Temperature measurement and stabilization in a birefringent whispering gallery mode resonator
Spotlight summary: How precisely can temperature be measured? With patience and excellent eyesight, maybe you could read a mercury thermometer to a 10th of a degree, or with a good camera and a computer, maybe to a 100th of a degree. But at some point, uncertainties in the markings, the thermometer calibration, or even the physics of mercury expansion would limit the measurement precision. Systems like ultrastable lasers require control of temperature to better than a millionth—or even a billionth—of a degree Celsius. In this article, Strekalov and coworkers demonstrate a sensor that can measure temperatures to the nearest billionth of a degree (nano-Kelvin), and they do it by taking advantage of resonance.
One familiar way to demonstrate resonance is by rubbing your finger along the rim of a wine glass to generate a tone. The wine glass can only “sing” at frequencies where it has a resonance. The location of these frequencies depends on the radius of the rim and the speed of sound in the glass, and in turn, the speed of sound depends on temperature. So by listening to any change in tone, we could in principle determine a change in temperature. This is a very weak effect for an acoustic system, so we shouldn’t expect to see too many loud thermometers for sale (fortunately). But there’s an optical analog to the singing wine glass that is very sensitive to temperature changes.
The heart of the Cal Tech team's device is a circular glass disk, about 8 mm across and 2 mm thick. Feeding light from a laser into the disk using an optical fiber is like rubbing the rim of a wine glass to make it sing. At certain light frequencies, “Whispering Gallery Modes” (WGMs) are excited. They derive their name from circular buildings where a whisper near the wall on one side can be heard clearly near the exact opposite wall. When driven at resonance, the disk stores a large amount of optical energy, in the same way that a wine glass stores vibrational energy. As the temperature changes, the disk expands or contracts slightly, changing its radius and the speed of light in the glass. As a consequence, the frequency of the mode shifts slightly, which is easy to measure by sweeping the laser light frequency very quickly over some small range.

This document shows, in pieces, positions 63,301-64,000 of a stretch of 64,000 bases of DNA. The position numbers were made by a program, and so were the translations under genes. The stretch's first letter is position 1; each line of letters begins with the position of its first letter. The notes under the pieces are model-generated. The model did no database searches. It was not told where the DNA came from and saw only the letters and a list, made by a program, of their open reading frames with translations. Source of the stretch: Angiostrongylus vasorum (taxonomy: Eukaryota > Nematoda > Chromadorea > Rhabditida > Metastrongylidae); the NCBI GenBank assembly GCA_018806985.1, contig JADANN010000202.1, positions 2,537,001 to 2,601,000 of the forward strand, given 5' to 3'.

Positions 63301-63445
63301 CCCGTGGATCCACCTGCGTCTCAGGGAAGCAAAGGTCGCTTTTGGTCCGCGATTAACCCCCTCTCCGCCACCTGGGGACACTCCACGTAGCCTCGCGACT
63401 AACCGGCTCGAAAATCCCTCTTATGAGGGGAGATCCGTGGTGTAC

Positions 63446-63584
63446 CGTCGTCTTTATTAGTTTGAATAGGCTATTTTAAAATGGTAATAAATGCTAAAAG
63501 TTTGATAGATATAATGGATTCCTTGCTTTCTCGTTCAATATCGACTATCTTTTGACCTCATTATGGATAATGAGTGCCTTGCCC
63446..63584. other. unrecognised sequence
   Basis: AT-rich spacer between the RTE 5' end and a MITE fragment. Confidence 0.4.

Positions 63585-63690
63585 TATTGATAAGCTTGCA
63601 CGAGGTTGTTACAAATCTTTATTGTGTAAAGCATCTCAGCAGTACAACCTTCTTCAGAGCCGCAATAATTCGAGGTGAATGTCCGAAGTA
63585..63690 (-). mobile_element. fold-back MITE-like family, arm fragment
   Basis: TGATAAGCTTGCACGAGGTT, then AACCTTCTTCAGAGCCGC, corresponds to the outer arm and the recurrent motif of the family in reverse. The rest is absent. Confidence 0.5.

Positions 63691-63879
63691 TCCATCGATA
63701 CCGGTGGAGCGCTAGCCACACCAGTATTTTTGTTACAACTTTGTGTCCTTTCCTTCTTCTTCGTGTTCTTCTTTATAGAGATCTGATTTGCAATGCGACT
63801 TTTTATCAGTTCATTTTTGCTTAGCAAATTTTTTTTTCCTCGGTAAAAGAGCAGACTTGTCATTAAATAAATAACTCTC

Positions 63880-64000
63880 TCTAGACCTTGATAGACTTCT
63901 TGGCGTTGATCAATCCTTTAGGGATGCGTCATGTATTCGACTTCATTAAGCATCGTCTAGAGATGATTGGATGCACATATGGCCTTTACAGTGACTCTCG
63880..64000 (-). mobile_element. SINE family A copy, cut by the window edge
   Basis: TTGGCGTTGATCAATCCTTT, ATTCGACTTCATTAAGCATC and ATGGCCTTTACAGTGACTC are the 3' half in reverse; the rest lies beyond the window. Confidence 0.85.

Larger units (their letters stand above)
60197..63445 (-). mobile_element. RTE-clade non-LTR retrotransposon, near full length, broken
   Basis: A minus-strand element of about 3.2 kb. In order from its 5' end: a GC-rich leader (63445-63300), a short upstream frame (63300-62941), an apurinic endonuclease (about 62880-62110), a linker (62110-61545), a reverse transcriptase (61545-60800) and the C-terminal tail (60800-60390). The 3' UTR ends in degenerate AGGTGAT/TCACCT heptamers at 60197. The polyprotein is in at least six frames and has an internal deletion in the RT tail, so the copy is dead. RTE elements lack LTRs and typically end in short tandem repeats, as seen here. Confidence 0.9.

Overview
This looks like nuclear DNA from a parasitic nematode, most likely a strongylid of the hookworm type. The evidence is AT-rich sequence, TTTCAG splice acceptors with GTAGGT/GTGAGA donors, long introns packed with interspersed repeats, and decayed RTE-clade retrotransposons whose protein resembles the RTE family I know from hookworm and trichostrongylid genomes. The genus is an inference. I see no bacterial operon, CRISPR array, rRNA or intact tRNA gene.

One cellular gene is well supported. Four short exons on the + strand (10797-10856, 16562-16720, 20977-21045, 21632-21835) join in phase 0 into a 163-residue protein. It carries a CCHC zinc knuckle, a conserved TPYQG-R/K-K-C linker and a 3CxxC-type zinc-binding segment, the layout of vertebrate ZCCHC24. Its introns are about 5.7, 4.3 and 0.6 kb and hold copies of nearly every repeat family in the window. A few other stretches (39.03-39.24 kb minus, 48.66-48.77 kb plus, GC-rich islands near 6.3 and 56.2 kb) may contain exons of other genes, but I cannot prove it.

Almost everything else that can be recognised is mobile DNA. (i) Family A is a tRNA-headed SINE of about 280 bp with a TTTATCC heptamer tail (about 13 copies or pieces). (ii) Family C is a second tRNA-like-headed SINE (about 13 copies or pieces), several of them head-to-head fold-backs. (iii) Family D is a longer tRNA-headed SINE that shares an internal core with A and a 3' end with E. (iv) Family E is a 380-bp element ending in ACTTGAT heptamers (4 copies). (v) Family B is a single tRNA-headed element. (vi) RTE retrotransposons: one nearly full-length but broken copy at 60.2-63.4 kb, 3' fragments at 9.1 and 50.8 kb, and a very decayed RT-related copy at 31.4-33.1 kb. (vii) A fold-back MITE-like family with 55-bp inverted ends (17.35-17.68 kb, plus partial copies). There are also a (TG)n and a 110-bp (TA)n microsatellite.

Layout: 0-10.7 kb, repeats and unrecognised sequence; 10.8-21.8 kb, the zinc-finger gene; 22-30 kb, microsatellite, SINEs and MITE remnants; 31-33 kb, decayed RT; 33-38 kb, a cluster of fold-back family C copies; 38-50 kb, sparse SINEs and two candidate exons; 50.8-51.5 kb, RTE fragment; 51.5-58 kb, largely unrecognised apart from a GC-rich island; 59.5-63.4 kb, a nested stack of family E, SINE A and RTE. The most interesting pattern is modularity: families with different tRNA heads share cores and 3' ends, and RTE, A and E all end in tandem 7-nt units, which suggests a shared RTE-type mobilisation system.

The disk actually has more than one resonance, and each resonance is affected by temperature a bit differently. The Strekalov group find that monitoring the difference between two particular resonances gives the most sensitive temperature measurement. They demonstrate their capability to measure the temperature to a billionth of a degree, and then they show how the system can be used to regulate the temperature of the glass disk. Whenever it gets cool, a circuit turns up the laser power to heat it. If it gets warm, the laser power is reduced. They show that over a few seconds or even a thousand seconds, the temperature stability achieved with their system far outperforms any other temperature control system in existence. They believe this will be especially useful for laser stabilization, where temperature changes can cause a shift in the frequency of laser light.
Using resonances to make sensitive measurements is not a new idea. Effects like this are used to image the brain, measure the length of DNA strands, and weigh single atoms. Perhaps someday even the radius of a wine glass will be used as a precise indicator of something other than future blood alcohol content.
-- Brad Deutsch
Technical Division: Optical Design and Instrumentation
ToC Category: Instrumentation, Measurement, and Metrology
|OCIS Codes:||(120.4800) Instrumentation, measurement, and metrology : Optical standards and testing|
|(120.6780) Instrumentation, measurement, and metrology : Temperature|
|(190.4870) Nonlinear optics : Photothermal effects|
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